Israel–Egypt barrier

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The new section of fence, north of Eilat
Old Israel–Egypt border fence near Nitzana.
The border between Israel and Egypt is one of the few visible from space. The difference in shades of the terrain in uncultivated areas is the result of overgrazing on the Egyptian side of the border.[1] Picture taken from the International Space Station.

The Israel–Egypt barrier (or Israel–Egypt border fence; Project name: Sand Timer, Hebrew: שְׁעוֹן הַחוֹל, Sha'on HaḤol) refers to a border barrier built by Israel along sections of its border with Egypt. It was originally an attempt to curb the influx of illegal migrants from African countries.[2] However, following increased insurgent movement across the southern border in 2011, Israel upgraded the steel barrier project to include cameras, radar and motion detectors. In January 2013, construction of the barrier was completed in its main section.[3] The final section of the fence was completed in December 2013.[4]

A number of countries, including the United States and India, have sent delegations to Israel to study border security and the various technologies used by the IDF to secure Israel's borders, including the Israel–Egypt border. Some of these countries may implement these technologies as part of their own border fences.

The 245 mile fence took three years to construct, at an estimated cost of NIS 1.6 Billion, making it one of the largest projects in Israel's history.[5]

Background[edit]

Egypt-Israel old border fence, north of Eilat.

An old rusty low fence swamped by shifting sand dunes has existed along Israel's Sinai Peninsula border with Egypt, mainly serving as a marker between the two countries. Smuggling of cigarettes and drugs often carried on camels by Bedouins whose tribal lands straddle the border, has been a long-term problem. In December 2005 armed infiltrations into Israel along the porous border led to calls for the construction of a security fence.[6]

Purpose[edit]

The barrier was originally planned in response to high levels of illegal migrants who successfully entered Israel across the border, mainly smuggled by Bedouin traffickers, from Eritrea and Sudan. Tens of thousands of people try to cross from Egypt's Sinai peninsula into Israel every year, predominantly economic migrants. During Hosni Mubarak's regime, Egyptian border guards sometimes shot African migrants trying to enter Israel illegally.[7][8] Israeli Prime Minister Benjamin Netanyahu stated that the barrier is meant to "secure Israel's Jewish and democratic character."[9] The 2011 Egyptian revolution, the demise of Mubarak's regime, increased lawlessness in the Sinai as well as the 2011 southern Israel cross-border attacks led to the project's upgrading with surveillance equipment and its timetable for completion being expedited.[10]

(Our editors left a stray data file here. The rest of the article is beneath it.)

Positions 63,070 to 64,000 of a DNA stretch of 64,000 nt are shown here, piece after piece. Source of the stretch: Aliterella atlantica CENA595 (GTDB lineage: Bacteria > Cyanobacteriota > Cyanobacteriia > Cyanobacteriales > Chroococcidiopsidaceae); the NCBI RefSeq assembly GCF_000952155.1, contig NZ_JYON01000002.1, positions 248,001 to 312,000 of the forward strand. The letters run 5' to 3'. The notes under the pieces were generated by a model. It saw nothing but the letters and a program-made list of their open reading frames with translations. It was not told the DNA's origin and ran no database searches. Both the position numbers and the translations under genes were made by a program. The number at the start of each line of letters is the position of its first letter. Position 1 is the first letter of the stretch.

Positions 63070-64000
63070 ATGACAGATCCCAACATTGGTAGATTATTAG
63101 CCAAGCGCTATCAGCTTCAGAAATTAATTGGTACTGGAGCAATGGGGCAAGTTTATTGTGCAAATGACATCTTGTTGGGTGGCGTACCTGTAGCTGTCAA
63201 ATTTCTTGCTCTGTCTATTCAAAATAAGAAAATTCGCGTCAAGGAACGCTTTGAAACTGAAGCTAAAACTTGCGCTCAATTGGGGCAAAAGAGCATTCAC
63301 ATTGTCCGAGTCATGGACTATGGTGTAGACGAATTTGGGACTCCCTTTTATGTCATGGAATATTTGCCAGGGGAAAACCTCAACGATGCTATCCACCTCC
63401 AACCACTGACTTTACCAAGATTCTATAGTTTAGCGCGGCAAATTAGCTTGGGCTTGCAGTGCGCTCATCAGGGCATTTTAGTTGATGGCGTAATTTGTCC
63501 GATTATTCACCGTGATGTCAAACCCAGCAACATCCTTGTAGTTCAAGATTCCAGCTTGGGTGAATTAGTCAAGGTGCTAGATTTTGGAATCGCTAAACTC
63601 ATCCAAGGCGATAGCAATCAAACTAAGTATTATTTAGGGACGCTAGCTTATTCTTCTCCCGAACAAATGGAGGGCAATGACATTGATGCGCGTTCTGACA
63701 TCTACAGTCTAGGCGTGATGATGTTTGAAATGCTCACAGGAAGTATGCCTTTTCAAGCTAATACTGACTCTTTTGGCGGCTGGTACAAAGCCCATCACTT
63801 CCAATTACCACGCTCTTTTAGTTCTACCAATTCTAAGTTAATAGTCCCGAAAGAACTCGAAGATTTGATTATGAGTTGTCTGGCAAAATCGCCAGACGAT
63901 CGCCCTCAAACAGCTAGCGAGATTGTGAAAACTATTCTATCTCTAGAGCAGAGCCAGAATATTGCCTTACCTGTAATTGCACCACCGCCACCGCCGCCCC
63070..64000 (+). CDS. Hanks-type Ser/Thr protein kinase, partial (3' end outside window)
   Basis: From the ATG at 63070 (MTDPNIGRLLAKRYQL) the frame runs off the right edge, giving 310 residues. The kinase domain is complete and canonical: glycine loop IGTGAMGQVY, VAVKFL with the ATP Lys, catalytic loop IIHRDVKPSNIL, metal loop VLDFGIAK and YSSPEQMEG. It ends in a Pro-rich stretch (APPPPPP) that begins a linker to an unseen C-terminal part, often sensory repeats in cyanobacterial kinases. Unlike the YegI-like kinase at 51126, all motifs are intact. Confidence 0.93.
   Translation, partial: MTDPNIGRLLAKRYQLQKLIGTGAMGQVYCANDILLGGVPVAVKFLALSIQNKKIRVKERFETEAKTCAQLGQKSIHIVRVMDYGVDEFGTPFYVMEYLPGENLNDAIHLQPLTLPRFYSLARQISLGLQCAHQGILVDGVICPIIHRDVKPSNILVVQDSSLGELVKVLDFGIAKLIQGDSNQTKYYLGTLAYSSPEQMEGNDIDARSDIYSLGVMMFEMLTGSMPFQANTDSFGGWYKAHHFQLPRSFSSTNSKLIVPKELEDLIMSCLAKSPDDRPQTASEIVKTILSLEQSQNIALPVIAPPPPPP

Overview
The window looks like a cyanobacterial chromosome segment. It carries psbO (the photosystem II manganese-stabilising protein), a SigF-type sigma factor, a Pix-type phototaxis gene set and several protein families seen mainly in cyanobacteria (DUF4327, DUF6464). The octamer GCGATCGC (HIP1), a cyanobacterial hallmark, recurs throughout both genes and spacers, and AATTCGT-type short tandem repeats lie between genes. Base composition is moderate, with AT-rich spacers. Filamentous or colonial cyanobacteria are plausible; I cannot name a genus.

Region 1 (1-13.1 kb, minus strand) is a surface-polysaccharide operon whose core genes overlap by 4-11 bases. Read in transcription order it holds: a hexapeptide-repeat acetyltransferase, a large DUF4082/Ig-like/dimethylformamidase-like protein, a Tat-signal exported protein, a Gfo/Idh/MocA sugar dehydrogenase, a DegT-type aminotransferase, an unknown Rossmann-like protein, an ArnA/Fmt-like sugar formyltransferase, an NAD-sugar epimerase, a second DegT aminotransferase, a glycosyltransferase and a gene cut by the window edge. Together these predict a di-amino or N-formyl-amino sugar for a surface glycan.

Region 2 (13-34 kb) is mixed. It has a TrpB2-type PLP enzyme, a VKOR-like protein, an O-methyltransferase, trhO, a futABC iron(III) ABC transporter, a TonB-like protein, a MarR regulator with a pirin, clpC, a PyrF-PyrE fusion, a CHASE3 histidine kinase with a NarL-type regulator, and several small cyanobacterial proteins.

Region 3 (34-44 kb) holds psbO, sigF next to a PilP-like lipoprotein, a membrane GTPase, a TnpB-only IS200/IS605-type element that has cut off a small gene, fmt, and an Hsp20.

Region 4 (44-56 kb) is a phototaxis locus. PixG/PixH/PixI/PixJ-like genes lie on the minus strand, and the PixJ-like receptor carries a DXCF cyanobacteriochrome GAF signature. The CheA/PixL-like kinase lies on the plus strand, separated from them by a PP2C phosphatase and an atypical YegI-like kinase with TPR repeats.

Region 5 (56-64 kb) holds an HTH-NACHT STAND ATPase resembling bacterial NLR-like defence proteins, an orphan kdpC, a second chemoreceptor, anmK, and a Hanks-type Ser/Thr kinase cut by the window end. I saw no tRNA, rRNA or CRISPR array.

Construction[edit]

Construction of the fence, the Eilat Mountains

The fence has two layers of fencing, one with barbed wire.[11] The structure includes the installation of advanced surveillance equipment. Eventually the whole border will be sealed. The project was set to cost 1.6bn shekels.

Prime minister Benjamin Netanyahu visited the construction site in March 2012; by then nearly 105 km of fence had been built by 30 contractors working concurrently and building several hundred meters of the fence every day. The goal was to finish the remaining 135 km, including those running through the mountainous area of Sinai, in 2012.[12] Construction of the main section was completed in January 2013.[13] 230 km of fence had been built by then.[14]